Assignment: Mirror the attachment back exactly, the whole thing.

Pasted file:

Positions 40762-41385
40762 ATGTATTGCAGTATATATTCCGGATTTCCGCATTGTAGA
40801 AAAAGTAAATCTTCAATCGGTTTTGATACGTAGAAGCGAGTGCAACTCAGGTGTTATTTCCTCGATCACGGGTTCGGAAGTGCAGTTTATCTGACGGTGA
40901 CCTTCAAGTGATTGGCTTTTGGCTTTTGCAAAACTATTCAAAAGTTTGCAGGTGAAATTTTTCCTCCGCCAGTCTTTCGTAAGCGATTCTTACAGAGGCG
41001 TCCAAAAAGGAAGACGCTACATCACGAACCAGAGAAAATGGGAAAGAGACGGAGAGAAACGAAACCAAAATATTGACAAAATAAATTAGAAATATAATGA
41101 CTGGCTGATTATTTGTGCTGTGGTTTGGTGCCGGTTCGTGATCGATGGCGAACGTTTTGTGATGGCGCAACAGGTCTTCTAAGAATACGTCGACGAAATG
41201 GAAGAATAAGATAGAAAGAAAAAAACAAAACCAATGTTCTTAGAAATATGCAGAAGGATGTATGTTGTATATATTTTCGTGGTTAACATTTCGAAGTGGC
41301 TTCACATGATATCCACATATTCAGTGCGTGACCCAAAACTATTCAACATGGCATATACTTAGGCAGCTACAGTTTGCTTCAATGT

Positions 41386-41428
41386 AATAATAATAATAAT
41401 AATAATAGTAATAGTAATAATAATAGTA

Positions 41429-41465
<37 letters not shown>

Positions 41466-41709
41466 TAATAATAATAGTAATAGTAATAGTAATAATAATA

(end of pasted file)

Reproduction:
Positions 40762-41385
40762 ATGTATTGCAGTATATATTCCGGATTTCCGCATTGTAGA
40801 AAAAGTAAATCTTCAATCGGTTTTGATACGTAGAAGCGAGTGCAACTCAGGTGTTATTTCCTCGATCACGGGTTCGGAAGTGCAGTTTATCTGACGGTGA
40901 CCTTCAAGTGATTGGCTTTTGGCTTTTGCAAAACTATTCAAAAGTTTGCAGGTGAAATTTTTCCTCCGCCAGTCTTTCGTAAGCGATTCTTACAGAGGCG
41001 TCCAAAAAGGAAGACGCTACATCACGAACCAGAGAAAATGGGAAAGAGACGGAGAGAAACGAAACCAAAATATTGACAAAATAAATTAGAAATATAATGA
41101 CTGGCTGATTATTTGTGCTGTGGTTTGGTGCCGGTTCGTGATCGATGGCGAACGTTTTGTGATGGCGCAACAGGTCTTCTAAGAATACGTCGACGAAATG
41201 GAAGAATAAGATAGAAAGAAAAAAACAAAACCAATGTTCTTAGAAATATGCAGAAGGATGTATGTTGTATATATTTTCGTGGTTAACATTTCGAAGTGGC
41301 TTCACATGATATCCACATATTCAGTGCGTGACCCAAAACTATTCAACATGGCATATACTTAGGCAGCTACAGTTTGCTTCAATGT

Positions 41386-41428
41386 AATAATAATAATAAT
41401 AATAATAGTAATAGTAATAATAATAGTA

Positions 41429-41465
<37 letters not shown>

Positions 41466-41709
41466 TAATAATAATAGTAATAGTAATAGTAATAATAATA